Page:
This jade pendant came from China - I bet you guessed that! I love the face on her - Les Dawson (the late comedian who was famous for his mother in law jokes) would have said that the face reminded him of his own MIL.
In an attempt to soften her profile a bit and make her look less like Les' mother in law, I added a frame of woven wire - I did think of adding other embellishments - but the severe lines of the face go with the straight lines of the frame - curlicues would have been out of place here - although she did get one or two - and a dangling bead, I simply couldn't resist.
Raziel is the Hebrew Archangel and Keeper of Secrets and is the ruling God of the Second Heaven - I think the face on this pendant looks a lot like a Raziel - don't you??
And finally, after all the work put into it, the necklace is a true statement piece - certainly arresting and worthy of a second look when it is worn.
Precious Metal Clay Pendants
I have talked a bit about precious metal clay before - it is a great medium that yields silver that is 99% pure, as opposed to Sterling Silver, which is only 92.5%. The heat in the kiln scared me a bit to start with, but I am rapidly getting more relaxed about it. I made a couple of pendants earlier and strung them on some extremely pretty semi precious gemstone necklaces.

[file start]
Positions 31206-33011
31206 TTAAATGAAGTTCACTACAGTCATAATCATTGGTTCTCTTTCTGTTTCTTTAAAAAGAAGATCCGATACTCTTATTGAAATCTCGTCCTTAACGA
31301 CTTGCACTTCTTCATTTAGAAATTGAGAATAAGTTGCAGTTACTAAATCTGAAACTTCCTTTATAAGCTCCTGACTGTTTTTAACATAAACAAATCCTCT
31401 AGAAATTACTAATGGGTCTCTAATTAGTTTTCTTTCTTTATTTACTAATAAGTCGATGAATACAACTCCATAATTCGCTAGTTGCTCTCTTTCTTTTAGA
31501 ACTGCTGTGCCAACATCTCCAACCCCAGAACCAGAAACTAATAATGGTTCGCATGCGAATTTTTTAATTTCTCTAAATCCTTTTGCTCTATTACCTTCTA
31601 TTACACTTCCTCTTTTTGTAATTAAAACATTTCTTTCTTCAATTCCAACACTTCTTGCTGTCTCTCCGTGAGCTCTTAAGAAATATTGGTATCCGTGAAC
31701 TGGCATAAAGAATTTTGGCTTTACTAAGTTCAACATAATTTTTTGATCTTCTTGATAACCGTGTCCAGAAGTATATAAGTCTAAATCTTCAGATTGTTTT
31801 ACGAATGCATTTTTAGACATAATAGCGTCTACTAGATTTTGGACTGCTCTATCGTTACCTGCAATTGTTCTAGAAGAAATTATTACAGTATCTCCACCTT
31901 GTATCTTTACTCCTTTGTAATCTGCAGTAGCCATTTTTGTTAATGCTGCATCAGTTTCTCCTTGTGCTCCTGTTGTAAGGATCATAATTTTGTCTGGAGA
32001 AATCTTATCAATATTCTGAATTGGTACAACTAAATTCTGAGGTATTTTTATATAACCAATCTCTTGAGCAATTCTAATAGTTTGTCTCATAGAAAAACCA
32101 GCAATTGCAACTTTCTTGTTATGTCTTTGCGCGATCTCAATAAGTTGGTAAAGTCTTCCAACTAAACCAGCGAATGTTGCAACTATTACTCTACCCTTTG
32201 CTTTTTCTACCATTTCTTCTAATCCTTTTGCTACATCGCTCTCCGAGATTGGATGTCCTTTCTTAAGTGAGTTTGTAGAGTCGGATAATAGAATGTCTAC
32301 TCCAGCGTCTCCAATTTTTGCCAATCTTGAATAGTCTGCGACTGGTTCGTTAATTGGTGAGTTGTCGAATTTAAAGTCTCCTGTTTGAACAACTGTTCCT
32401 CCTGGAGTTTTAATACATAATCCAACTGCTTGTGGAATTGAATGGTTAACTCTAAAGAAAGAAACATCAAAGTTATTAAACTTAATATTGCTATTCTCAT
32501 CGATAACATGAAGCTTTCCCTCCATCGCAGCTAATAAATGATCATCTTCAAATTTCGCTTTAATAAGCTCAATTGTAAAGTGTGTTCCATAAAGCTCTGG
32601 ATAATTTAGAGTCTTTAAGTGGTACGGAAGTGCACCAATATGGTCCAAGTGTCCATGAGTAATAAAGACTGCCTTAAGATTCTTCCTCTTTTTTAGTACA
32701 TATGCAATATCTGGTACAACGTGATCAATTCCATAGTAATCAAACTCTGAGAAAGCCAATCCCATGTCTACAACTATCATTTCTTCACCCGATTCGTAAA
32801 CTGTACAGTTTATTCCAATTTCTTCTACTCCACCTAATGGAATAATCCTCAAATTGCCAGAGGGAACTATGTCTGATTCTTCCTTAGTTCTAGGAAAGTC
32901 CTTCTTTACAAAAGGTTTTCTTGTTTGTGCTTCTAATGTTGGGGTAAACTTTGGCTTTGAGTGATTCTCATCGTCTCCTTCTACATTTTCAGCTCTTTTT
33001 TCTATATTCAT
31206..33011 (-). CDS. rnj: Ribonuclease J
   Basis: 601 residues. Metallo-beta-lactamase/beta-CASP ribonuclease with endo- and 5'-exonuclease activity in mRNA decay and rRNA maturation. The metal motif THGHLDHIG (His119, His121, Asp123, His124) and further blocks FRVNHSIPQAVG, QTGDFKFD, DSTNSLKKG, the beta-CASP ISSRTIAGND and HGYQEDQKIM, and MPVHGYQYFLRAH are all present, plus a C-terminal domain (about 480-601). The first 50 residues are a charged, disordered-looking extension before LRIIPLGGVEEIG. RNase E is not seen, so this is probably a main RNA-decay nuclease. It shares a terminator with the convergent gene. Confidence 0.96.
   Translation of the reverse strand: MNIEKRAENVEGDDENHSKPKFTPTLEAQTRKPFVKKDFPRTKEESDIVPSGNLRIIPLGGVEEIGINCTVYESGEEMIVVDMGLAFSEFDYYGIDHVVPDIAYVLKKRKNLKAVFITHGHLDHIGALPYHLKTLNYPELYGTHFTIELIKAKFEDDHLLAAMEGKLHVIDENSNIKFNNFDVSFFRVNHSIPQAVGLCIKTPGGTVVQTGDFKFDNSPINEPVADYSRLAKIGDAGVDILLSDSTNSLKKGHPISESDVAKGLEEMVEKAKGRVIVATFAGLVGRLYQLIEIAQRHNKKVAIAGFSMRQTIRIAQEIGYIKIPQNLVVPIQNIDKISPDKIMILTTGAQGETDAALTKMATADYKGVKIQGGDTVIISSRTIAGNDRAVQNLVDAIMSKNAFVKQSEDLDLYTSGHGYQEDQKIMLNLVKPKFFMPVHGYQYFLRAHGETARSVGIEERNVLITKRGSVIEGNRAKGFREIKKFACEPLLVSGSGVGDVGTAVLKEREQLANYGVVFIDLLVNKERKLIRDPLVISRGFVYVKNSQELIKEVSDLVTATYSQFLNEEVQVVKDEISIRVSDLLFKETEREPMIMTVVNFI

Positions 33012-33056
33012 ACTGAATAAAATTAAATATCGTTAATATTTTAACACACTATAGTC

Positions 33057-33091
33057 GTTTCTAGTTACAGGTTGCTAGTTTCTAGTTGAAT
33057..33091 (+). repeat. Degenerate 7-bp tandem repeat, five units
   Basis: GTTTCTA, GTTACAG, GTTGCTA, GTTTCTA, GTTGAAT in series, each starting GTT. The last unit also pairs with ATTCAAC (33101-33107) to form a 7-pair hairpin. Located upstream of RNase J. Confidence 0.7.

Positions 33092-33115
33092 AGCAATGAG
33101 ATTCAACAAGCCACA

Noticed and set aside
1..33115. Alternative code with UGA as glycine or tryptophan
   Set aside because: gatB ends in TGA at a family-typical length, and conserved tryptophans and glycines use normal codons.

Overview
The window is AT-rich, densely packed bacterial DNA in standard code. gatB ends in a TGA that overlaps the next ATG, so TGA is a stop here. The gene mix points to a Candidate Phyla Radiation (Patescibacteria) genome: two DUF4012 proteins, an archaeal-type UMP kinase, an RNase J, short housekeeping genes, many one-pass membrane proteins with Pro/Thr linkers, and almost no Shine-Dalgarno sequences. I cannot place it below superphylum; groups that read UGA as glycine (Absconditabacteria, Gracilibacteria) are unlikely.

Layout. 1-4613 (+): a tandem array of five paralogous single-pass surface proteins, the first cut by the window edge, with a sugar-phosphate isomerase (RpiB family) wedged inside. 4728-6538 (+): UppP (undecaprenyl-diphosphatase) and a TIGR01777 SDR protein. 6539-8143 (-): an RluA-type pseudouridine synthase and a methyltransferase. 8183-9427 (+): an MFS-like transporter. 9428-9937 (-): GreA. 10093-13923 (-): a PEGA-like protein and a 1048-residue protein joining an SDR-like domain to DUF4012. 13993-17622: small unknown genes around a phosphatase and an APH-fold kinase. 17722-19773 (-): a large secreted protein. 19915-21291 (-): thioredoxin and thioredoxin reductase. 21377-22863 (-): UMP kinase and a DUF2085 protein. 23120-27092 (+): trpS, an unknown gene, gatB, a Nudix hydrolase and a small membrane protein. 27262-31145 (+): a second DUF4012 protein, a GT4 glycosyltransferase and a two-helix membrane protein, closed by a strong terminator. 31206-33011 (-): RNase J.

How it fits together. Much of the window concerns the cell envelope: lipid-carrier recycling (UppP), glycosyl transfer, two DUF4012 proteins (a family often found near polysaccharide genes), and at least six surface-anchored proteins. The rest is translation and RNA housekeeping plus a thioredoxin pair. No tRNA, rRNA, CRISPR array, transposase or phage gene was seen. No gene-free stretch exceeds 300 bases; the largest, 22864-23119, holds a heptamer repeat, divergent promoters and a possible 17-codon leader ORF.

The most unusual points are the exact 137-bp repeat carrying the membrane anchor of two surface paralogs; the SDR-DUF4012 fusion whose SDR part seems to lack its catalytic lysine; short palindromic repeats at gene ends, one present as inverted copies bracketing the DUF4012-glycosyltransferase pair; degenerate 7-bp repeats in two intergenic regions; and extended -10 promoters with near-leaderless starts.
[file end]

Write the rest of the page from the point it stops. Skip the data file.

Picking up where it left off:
This pendant has tiny feet carved into it, and I set a little red cubic zirconium into the second toe on one foot - like a bejeweled toe ring. Strung with labradorite and peridot the necklace is extremely delicate and pretty. This particular string of beads has exceptional labradorescence - it flashes every time the light shines on it from various angles.
With this little scrap of deeply engraved silver, I went a bit overboard when I was setting the cubic zirconia - I put in so many stones, that the piece twinkles like a starlit sky. I found the beautiful, tiny squares of apatite in India and when teamed together, the result is soothing and pleasing to the eye. Someone who likes their statement jewellery a bit on the small side will love these pieces from my kiln.
A couple of pairs of earrings rolled off my pliers while I was watching late night movies with Mike - there has to be some benefit to being an insomniac! These were made with inspiration from mini tutorials donated to the cause of wire workers everywhere by the very generous Nicole Hanna.
The Dragonfly's Dell
I acquired this slice of agate from my friend BN - it has beautiful striations deep within when held up to the light, but when held against the skin, it resembles the blue green waters of a still and glassy lake - the warm summer weather has brought out the dragonflies and I was reminded of a poem I read by someone who calls herself SusieA, published in Fairies World.
Down past my garden, underneath the trees,
There is a place of magic that no-one ever sees,
A little grassy clearing, plain at ones first sight;
But if you take the time to see, you shall find delight.
If you come to see this place, take heed:
you've found the Dell.
I wire wrapped the stone, and then added a dragonfly to the bail, along with some extremely shiny iridescent Czech fire polished beads - when I finally decided it was finished, I thought any respectable dragonfly worth it's salt ought to love it in this dell!
And finally, my last piece this week - drumroll................